And finally, what a nice practical web site the Nature Watch people have. I like the cut-off 2 liter bottle top, that protects the rPi Zero and camera from the weather, but enabling a clear view of the birds/nature.


#8

I think the software could - perhaps - be tweaked to avoid overheating possibly at the expense of sensitivity or accuracy. The issue is that a very heavyweight image processing technique is being used to identify motion, and that takes its toll on the relatively weak CPU of the Pi Zero.

I’ve been meaning to have a look into it- albeit I’m really not experienced with these techniques!


#9

They’re currently working on reducing the cpu load, hopefully it won’t impact on the image processing too much. Either that or there’ll be an option to run at full speed for those not having problems.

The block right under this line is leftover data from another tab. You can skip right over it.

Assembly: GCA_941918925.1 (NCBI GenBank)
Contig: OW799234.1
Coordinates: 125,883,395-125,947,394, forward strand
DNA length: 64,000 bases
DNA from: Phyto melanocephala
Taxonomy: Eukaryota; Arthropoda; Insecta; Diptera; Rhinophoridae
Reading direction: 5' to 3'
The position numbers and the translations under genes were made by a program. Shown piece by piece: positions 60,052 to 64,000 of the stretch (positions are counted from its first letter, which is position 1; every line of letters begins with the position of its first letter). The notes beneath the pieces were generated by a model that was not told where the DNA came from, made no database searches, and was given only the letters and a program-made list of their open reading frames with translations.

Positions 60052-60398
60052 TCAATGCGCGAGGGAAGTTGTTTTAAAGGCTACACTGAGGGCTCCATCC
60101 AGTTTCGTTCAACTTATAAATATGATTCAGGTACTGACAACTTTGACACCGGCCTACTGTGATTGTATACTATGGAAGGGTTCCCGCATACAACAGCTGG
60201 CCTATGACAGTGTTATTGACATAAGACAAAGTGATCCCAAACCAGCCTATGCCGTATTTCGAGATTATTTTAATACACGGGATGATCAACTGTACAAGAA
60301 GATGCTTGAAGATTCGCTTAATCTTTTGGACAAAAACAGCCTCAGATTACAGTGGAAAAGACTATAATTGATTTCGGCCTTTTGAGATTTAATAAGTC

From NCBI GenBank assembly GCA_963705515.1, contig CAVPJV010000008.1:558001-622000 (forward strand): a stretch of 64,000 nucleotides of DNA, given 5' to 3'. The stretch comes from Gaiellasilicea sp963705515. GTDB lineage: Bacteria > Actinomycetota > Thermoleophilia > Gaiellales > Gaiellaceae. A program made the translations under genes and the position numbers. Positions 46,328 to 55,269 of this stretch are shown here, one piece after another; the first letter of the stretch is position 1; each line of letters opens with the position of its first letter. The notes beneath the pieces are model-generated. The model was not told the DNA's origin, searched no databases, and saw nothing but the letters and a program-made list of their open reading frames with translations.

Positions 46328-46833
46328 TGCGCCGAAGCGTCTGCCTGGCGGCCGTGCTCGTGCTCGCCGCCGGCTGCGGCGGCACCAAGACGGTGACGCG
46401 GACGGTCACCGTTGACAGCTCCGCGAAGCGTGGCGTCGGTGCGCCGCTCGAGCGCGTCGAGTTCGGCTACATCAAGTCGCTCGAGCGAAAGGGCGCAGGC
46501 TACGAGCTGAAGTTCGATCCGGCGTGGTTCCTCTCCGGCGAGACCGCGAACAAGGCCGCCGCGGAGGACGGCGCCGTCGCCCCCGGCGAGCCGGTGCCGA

Also a couple of people with the overheating issue have had their Pi replaced and that seems to have solved the problem. Seems like a few dodgy Pi could have slipped through that have problems with running constantly at high cpu loads.


#10

Hello,
I am trying to build the naturewatch camera but I am new to computers and don’t understand the instructions on the website from the beginning, I have downloaded etcher and the disk image but I am having difficulty getting it on to the SD card, I am unsure on where to put these files. In general I am rather confused and would appreciate some help.
Thank you very much, Ian


#11

Ian, it’s not too complicated - there’s nowhere “special” the downloaded Etcher and disk image files need to go - they can stay in your download folder.

Assuming you are using a PC (desktop or laptop running any version of Windows) you simply double-click on the downloaded Etcher installer (exe) file and follow the installation instructions.

You will need a USB to micro-SD adapter. Put the new micro-SD card in the adapter and plug it into a spare USB port - note the size marked on the SD card (8GB/16GB whatever). Windows should pop up with a message telling you what drive letter it has assigned to the USB adapter. It is recommended not to have any other USB sticks or memory cards plugged in at the same time (purely for peace of mind so you can’t format the wrong drive)